Yum! Brands: Increasing footprints in China, Eyes on India
Rajesh is a member of The Motley Fool Blog Network -- entries represent the personal opinion of the blogger and are not formally edited.
The first mover advantage in China has worked wonders for Yum! Brands (NYSE: YUM). It is doing spectacularly well and dominating the fast food market in the region. Yum’s KFC, Pizza Hut and Taco Bell have delighted Chinese palates and preferences. Currently there are more than 3,800 KFCs and 660 Pizza Hut restaurants drawing long queues that satisfy Chinese taste buds. The company proposes to open 600 more restaurants in this year, which precisely means opening a new outlet every 15 hours. One wonders what is the recipe for success of this fast food giant?
Key ingredients in China: Hush hush…here’s unfolding the secret
This American fast food giant did not bring America to China, it rather mingled into the Chinese culture which is why it got widely accepted. The formula is to add local ingredients in both menu and management.
Understanding the culture of the mass, blending in their taste, accepting the regional flavor and adding it to the menu items is what enticed the Chinese population to its fast food outlets. KFC’s extensive menu features seafood, beef, fresh vegetables and rice dishes to fit the Chinese palates. So has Pizza Hut appealed to the mass and has become the top casual dining brand in the country.
Besides localizing the menu, Yum localized its management too. The company hires Chinese managers, gives them the decision making power and partners with state owned companies for expanding its business. It uses their expertise in making regional dishes to appeal the domestic taste buds.
Somehow McDonald’s (NYSE: MCD), the company’s closest competitor, could not modify its menu much from its US version and mostly offers US style burgers. However this doesn’t mean that McDonald’s hasn’t experienced success in the land. In fact it is set to open about 250 outlets this year to compete with Yum. However, as of now, Yum is the undisputed king.
Yum! Brands is experiencing phenomenal success in China, but this isn’t enough for the company. The fast food giant has its eyes set on other emerging markets as well. The company desires to replicate its China success in India.
India: Yum’s next growth destination
The Indian economy is dominated by young people with rising disposable income and growing middle class. While China’s population is aging with a median age of 39, 60 percent of the Indian population falls below the age 30. This offers enormous future opportunities in fast food. At present, Yum has 156 KFCs, 215 Pizza Huts and 3 Taco Bells in India. The company plans to invest $1 billion to pull up the total number of outlets to 2000 by 2020.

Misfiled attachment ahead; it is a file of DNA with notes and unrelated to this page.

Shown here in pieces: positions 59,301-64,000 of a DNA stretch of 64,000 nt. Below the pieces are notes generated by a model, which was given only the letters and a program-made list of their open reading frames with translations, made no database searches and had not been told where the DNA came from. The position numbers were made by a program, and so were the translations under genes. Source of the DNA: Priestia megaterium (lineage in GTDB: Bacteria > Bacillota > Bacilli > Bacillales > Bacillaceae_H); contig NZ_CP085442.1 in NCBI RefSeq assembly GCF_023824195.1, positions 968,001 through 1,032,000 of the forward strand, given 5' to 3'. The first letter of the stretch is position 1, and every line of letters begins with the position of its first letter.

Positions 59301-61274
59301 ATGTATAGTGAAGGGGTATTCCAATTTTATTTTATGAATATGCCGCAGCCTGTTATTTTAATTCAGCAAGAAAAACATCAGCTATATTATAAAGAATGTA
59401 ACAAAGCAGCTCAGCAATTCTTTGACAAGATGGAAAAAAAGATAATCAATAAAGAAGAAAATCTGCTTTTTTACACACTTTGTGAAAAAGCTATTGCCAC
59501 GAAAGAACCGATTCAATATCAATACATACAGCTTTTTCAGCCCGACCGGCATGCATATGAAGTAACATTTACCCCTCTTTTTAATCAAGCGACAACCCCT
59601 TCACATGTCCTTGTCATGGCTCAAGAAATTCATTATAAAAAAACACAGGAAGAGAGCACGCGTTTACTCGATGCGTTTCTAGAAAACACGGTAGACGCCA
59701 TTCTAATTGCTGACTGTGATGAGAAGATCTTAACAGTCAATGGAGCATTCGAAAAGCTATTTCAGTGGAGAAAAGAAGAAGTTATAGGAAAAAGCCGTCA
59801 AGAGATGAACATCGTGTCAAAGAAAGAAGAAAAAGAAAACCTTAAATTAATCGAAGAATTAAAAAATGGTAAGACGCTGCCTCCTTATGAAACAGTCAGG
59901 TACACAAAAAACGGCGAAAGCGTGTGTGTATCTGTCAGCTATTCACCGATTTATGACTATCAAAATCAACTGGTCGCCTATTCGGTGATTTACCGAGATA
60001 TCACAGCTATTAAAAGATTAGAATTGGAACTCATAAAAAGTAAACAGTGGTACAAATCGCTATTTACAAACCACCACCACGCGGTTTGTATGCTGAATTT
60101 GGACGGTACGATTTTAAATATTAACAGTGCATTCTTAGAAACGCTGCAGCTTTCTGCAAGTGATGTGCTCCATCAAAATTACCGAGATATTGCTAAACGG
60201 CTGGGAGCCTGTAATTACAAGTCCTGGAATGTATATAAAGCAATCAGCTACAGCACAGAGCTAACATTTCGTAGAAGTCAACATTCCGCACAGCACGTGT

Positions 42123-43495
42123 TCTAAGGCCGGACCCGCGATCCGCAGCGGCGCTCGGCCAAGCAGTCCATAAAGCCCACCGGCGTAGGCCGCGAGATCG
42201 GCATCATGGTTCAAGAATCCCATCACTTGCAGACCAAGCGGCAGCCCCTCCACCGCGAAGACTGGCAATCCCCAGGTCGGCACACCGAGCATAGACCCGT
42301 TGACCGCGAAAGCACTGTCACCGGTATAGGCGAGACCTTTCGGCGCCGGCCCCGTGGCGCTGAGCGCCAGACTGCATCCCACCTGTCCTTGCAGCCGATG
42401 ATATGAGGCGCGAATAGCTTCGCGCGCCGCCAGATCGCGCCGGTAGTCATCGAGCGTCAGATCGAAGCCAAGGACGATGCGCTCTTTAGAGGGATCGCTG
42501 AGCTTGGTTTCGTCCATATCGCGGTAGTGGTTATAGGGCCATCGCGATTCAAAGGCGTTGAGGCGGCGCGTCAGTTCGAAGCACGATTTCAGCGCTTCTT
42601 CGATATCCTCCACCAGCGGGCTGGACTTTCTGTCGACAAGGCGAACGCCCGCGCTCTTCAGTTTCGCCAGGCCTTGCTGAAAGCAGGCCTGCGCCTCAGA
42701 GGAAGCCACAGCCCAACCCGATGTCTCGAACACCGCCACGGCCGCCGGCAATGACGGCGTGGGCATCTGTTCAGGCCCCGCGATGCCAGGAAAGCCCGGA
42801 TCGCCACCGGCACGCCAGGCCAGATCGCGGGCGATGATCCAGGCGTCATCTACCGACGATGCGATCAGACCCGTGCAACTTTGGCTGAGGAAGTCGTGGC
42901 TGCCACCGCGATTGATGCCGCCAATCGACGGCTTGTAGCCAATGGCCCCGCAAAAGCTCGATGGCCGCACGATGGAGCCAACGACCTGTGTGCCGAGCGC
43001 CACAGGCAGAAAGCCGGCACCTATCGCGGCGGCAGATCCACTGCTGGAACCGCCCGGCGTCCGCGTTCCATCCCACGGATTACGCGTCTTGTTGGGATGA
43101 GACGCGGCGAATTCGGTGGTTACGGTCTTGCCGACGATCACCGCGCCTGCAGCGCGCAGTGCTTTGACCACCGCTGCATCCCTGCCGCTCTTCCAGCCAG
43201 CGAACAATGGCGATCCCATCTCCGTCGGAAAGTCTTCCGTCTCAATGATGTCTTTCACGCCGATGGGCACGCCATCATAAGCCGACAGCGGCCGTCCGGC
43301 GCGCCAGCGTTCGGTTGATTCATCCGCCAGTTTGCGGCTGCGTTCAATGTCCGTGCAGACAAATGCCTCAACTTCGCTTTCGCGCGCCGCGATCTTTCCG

In its early days, Yum gave solid competition to major fast food rivals in India, but had to close most of its KFC units due to protests from farmers and ultranationalists. It started focusing on Pizza Hut until 2001 when it revived its KFC business in the country. Meanwhile, Domino’s Pizza (NYSE: DPZ) and Baskin-Robbins entered the race and have more outlets in India than Yum at the moment. McDonald’s is also rigorously expanding in this subcontinent. The other US-based food chain Dunkin' Donuts of Dunkin' Brands (NASDAQ: DNKN) has already made its debut in India before rival Starbucks (NASDAQ: SBUX) could launch its first coffee outlet in the second half of this year.
The promising economic conditions of the emerging economies have lots to offer to Yum. The Chinese and Indian economies hold great potential and appetite for the menu. This is exactly why other US food chains, from McDonald’s to Starbucks, are flocking in these markets after serving the saturated domestic markets. So one thing is for sure: despite being successful, Yum has to work really hard. No gains are going to come without a fight.
liveinvestor has no positions in the stocks mentioned above. The Motley Fool owns shares of Starbucks. Motley Fool newsletter services recommend McDonald's, Starbucks, and Yum! Brands. Try any of our Foolish newsletter services free for 30 days. We Fools may not all hold the same opinions, but we all believe that considering a diverse range of insights makes us better investors. The Motley Fool has a disclosure policy.If you have questions about this post or the Fool’s blog network, click here for information.